# How to do edge detection in Mathematica?

I have some pictures of water level and I want to do edge detection, I used the following command, but this command is vertical edge detection and I want horizontal edge detection and water level. Thank you for your guidance.

use three image: full, medium, empty

ImageLines will be troublesome on this processing especially for the "empty" image where many horizontal lines can be found and ranked nearly equivalently. I suggest attempting to determine the level using the colorshift that is very evident in the "medium" image.

data = ImageData[img2];
Dimensions[data]
Total[data[[All, -20 ;;, 3]]\[Transpose]] // ListPlot


The transition is clearly at ~780 pixels which can be 205 mm?

For the "empty" image

data = ImageData[img3];
Dimensions[data]
Total[data[[All, -20 ;;, 3]]\[Transpose]] // ListPlot


Essentially no transition is observed.

For the "full" image processing is more channeling due to the reflections off of the fluid surface. A polarizer and controlled lighting may help in this case. Otherwise one may consider the first "transition" to be the level.

data = ImageData[img1];
Dimensions[data]
Total[data[[All, -20 ;;, 3]]\[Transpose]] // ListPlot


Transition at 80 pixels = ~472 mm?

• Thank you for your help, but I want to import these images into the model, so I need to make changes to the images. Commented Sep 6, 2023 at 4:03

Edited to use the new "empty" image

I would start by converting images to greyscale:

greyimgs = Table[ColorConvert[i, "Grayscale"], {i, imgs}]


Then taking strips from the right-hand side, to avoid the ruler:

strips = Table[d = ImageDimensions[i];
ImageTake[i, {1, d[[2]]}, {-50, d[[1]]}], {i, greyimgs}]


Binarize, using a threshold a bit lower than the average of the first row of pixels:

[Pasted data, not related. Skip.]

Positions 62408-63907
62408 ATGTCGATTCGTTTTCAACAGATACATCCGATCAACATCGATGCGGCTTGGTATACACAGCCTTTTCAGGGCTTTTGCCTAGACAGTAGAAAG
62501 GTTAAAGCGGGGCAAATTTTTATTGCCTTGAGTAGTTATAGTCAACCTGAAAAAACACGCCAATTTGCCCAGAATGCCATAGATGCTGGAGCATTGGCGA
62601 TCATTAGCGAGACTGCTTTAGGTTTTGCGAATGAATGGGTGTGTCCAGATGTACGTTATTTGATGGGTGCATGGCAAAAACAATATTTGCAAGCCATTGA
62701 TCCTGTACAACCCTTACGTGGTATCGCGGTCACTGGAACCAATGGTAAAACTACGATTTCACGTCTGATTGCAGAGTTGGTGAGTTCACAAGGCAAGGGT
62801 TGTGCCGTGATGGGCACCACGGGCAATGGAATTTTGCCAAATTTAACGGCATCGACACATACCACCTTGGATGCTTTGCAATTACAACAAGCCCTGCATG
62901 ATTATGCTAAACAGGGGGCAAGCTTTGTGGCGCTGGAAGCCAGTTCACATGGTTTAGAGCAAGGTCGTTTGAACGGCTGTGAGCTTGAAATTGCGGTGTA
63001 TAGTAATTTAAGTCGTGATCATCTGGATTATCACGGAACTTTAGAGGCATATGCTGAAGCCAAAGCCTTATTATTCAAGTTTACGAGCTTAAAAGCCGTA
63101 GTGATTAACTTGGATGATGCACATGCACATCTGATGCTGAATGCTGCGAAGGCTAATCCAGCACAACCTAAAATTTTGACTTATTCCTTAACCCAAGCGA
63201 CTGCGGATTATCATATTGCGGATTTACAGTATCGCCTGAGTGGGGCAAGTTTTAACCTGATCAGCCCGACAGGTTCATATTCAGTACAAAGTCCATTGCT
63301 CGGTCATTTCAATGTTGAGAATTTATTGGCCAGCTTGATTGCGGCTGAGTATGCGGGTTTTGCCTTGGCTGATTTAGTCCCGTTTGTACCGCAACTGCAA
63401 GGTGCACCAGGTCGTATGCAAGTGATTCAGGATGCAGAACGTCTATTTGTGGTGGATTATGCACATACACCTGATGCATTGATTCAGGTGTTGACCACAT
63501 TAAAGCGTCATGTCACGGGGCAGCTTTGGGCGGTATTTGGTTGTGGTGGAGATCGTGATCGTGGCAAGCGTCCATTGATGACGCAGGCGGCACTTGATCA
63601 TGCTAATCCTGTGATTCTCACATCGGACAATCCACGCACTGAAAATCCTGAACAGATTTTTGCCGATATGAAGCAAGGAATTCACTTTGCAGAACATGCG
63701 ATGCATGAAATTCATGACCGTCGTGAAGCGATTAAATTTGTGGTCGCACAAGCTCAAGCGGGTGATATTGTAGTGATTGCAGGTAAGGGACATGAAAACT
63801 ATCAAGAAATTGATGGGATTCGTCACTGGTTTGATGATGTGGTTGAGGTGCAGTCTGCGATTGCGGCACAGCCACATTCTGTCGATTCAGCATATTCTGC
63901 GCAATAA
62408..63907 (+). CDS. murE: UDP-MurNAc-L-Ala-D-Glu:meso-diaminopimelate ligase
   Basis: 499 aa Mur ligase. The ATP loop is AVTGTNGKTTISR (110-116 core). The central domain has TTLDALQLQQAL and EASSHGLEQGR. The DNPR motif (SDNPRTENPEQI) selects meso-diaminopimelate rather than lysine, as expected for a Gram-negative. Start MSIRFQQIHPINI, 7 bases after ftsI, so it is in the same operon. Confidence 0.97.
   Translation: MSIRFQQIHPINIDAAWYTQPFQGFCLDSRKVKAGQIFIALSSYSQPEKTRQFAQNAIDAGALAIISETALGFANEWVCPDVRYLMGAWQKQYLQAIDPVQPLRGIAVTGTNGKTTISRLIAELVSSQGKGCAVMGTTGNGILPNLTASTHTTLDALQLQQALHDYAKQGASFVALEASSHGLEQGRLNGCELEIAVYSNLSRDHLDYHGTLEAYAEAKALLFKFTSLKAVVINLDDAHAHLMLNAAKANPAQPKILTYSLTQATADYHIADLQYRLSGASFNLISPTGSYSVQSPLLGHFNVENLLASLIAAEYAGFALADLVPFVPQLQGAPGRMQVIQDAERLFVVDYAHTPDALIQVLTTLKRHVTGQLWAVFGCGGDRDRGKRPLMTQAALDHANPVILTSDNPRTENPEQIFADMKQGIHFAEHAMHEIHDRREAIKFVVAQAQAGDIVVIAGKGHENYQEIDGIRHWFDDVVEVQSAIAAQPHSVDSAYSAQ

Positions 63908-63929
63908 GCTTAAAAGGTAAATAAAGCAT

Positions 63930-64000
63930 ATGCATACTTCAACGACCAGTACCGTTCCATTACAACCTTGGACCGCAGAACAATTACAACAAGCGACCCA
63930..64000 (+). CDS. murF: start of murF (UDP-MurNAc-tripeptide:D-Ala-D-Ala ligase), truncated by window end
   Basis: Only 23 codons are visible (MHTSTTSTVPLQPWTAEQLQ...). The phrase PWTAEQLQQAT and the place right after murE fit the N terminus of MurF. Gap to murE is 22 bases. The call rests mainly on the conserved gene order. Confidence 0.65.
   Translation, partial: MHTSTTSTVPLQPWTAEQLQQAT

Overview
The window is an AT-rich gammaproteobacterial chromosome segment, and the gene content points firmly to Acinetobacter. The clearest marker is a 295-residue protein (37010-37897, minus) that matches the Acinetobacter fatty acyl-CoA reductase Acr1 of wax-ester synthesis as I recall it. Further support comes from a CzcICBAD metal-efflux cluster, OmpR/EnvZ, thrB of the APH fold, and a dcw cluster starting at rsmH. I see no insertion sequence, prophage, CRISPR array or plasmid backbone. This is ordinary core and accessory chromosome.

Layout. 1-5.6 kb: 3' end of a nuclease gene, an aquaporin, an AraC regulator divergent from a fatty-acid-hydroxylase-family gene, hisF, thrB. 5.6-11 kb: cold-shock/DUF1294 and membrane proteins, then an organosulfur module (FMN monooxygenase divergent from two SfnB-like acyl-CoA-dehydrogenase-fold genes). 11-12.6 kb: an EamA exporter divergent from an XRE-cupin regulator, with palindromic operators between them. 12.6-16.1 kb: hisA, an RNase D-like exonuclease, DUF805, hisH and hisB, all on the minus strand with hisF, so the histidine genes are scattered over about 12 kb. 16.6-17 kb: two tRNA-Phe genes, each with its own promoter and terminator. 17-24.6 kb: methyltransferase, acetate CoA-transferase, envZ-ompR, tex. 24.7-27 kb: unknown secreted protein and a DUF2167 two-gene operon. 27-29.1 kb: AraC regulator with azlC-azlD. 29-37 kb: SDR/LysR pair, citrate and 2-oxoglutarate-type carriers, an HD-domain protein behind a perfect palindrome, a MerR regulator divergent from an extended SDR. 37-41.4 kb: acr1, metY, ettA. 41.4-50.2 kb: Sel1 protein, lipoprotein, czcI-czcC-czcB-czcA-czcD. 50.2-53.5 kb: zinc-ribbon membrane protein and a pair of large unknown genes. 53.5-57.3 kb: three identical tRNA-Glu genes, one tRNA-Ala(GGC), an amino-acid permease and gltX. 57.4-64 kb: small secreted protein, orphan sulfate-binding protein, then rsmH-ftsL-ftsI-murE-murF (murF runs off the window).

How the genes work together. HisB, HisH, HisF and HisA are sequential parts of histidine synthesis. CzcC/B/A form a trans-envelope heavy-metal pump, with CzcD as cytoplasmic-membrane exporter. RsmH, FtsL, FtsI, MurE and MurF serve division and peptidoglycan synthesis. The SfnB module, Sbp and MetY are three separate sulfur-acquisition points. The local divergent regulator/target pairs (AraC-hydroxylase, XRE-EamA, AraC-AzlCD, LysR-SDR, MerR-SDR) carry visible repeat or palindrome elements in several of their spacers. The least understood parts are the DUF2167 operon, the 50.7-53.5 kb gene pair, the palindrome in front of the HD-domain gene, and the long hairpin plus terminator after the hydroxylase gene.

binstrips =
Table[abovewatergrey = Mean[ImageData[i][[1]]];
Binarize[i, abovewatergrey - .2], {i, strips}]


Find edges in the binarized images:

edges = Table[EdgeDetect[i, 50], {i, binstrips}]


Get column-averaged line profiles from the edge detection (reversing to account for coordinate system of images)

profiles = Table[Reverse[Mean /@ ImageData[i] // N], {i, edges}];

ListLinePlot[profiles, PlotLegends -> {"Full", "Medium", "Empty"}]


Find the maximum of the profiles (used Mean in case there is not a unique maximium):

maxpos =
Flatten@Table[Round[Mean[Position[p, Max[p]]]], {p, profiles}]


{912, 231, 78}

Table[HighlightImage[
imgs[[n]], {Thick,
Line[{{0, maxpos[[n]]}, {ImageDimensions[imgs[[n]]][[1]],
maxpos[[n]]}}]}], {n, Length[imgs]}]


With adjustments to optimize the "empty", the "full" no longer looks correct.

Here is another possible method:

strips2 =
Table[d = ImageDimensions[i];
ImageTake[i, {1, d[[2]]}, {-50, d[[1]]}], {.5, 0, 1}, {Automatic,
Automatic}], {i, greyimgs}]


This is what the column-averaged profiles look like:

stripprofiles = (Mean /@ ImageData[#]) & /@ strips2;
ListLinePlot[stripprofiles]


To see where the profiles first dip precipitously, get a rolling difference between moving averages:

moving = Table[m = MovingAverage[p, 5];
Table[m[[n - 1]] - m[[n]], {n, 2, Length[m]}]
, {p, stripprofiles}];

ListLinePlot[moving, PlotRange -> All]


Find the first peak (sensitive to adjustment of the threshold value (0.005 here))

firstpeaks =
First[Flatten[Position[PeakDetect[#, 0, 0, .005], 1]]] & /@ moving


{82, 762, 1128}

Table[
dim = ImageDimensions[imgs[[n]]];
HighlightImage[
imgs[[n]], {Thick,
Line[{{0, dim[[2]] - firstpeaks[[n]]}, {dim[[1]],
dim[[2]] - firstpeaks[[n]]}}]}], {n, Length[imgs]}]


• Thank you for the help, but the image related to the empty one is recognized as an error, if it can be improved, it will be better Commented Sep 6, 2023 at 4:46
• @Erfan do you mean that the empty one should have no water line at all? Commented Sep 6, 2023 at 5:02
• The line should be placed very low because it is the measuring standard of that line Commented Sep 6, 2023 at 5:49
• Empty's picture was updated Commented Sep 6, 2023 at 6:30
• @Erfan I edited the answer Commented Sep 7, 2023 at 2:38